A few people I've worked with used malaprops a lot. When context makes the intended word obvious, why not say something different? At one job we had a bunch of alternate terms we used routinely, many of them juvenile (e.g. mammary instead of memory).

This seemed perfectly natural. Odd words usually passed without comment unless the construction was particularly inventive. My favorite was when a co‑worker said crustacean instead of escutcheon.

It's a programmer thing (not that we have a monopoly on this type of humor). You can say a 'wrong' word around most any (American) software engineer and they'll get that it's a joke.

Not everyone does. I was talking to my doctor about a paronychia and at one point called it a paramecium instead and he just thought I was confused. I thought to myself, he probably doesn't hang out with programmers much.

I handed a piece of mail to a clerk at the post office this afternoon. She tried to weigh it but wasn't satisfied by how the scale was working and went to get a five pound weight to calibrate it with. "I have to collaborate my scale," she said.

What to do? I didn't know her, I didn't know if she was screwing up calibrate on purpose. I loved it, I thought it was a great substitution. But not knowing the spirit in which it was intended, I just let it pass.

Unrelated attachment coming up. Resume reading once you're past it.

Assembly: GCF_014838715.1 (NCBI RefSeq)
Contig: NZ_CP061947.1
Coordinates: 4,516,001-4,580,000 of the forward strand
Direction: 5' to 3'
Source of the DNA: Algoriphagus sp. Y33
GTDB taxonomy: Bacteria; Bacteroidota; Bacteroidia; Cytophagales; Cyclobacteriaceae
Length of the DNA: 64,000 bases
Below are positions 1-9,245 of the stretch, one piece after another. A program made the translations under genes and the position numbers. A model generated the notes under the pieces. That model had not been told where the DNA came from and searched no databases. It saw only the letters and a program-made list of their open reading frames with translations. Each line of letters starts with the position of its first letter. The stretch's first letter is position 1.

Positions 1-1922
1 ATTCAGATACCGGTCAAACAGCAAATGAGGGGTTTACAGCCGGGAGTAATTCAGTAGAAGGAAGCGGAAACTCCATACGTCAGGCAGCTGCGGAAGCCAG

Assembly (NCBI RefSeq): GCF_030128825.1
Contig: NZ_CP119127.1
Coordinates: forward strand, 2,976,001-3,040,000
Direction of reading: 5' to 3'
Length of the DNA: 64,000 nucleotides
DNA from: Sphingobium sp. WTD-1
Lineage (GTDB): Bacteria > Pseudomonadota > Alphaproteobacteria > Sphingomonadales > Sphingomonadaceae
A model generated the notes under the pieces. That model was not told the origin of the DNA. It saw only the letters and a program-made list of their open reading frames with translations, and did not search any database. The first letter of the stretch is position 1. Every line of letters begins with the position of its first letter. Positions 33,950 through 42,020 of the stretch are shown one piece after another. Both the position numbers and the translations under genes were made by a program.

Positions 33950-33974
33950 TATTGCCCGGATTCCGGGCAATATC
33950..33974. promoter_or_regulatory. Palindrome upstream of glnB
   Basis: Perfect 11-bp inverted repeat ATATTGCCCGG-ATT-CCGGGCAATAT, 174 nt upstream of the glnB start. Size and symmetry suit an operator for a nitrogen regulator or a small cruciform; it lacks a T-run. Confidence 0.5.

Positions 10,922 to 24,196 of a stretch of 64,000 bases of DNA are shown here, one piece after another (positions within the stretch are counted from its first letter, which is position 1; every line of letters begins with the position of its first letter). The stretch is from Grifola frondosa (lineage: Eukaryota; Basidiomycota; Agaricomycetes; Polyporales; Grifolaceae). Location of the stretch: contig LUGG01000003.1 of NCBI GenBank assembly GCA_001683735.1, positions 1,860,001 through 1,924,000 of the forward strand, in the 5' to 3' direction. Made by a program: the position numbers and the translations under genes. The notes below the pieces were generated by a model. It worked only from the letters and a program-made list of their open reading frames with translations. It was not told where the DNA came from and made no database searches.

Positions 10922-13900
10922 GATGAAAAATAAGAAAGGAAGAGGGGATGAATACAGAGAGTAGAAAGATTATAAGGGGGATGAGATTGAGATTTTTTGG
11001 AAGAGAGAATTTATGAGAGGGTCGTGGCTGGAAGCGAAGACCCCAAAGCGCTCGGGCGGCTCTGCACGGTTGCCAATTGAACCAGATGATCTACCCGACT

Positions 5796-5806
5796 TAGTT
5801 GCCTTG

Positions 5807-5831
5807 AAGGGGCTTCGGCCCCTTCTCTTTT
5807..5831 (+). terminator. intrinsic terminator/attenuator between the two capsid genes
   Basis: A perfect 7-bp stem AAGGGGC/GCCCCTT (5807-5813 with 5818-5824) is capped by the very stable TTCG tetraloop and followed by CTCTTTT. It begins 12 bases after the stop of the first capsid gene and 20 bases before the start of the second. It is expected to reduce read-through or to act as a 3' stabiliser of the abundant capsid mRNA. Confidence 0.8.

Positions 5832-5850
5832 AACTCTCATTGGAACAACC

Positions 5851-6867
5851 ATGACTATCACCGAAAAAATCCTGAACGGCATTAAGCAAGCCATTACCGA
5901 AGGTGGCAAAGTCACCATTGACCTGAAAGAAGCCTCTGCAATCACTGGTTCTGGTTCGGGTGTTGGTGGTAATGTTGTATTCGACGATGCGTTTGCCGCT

I liked the aphorism/poem
Losing one glove
is certainly painful,
but nothing
compared to the pain
of losing one,
throwing away the other,
and finding
the first one again.
immediately because it reminded me of situations I've been in.

I liked it even more when I read that it was a message encoded as metaphor to get past censors. Explanation and context here.
The Bank of England wants to put a portrait of a prominent [and dead] British scientist on a new £50 note and is soliciting suggestions.

I submitted a name today. The person I chose was absolutely a top‑knotch* scientist but I'm guessing he won't be the Bank's choice.

* aberrant spelling following this example
A few dogs that live on my block have no manners. They roam free and sometimes aren't nice to people.

There used to be more of them. You'd encounter four in a pack, as I did once while returning home with Lulu (a friend's Australian Cattle Dog I used to have on loan occasionally). We were walking in the middle of the road and four dogs in the middle of the road ahead glared at us and barked.

I walked as if the other dogs weren't there and told Lulu to heel. She matched my pace and didn't bark. We were outnumbered but she didn't show any fear. Maybe she sensed the other dogs were paper tigers. Or maybe not. Cattle dogs are known to defend you no matter what.

When we were about 100 feet from the pack of four I said "let's go" and ran toward them as fast as I could. Lulu joined in. The four turned tail immediately. I stopped chasing them, Lulu followed my lead, and we walked up my driveway. "They're not our friends," I told her.

It's funny, what did and didn't scare Lulu. She'd get spooked by any little noise when we'd go for walks on dark moonless nights.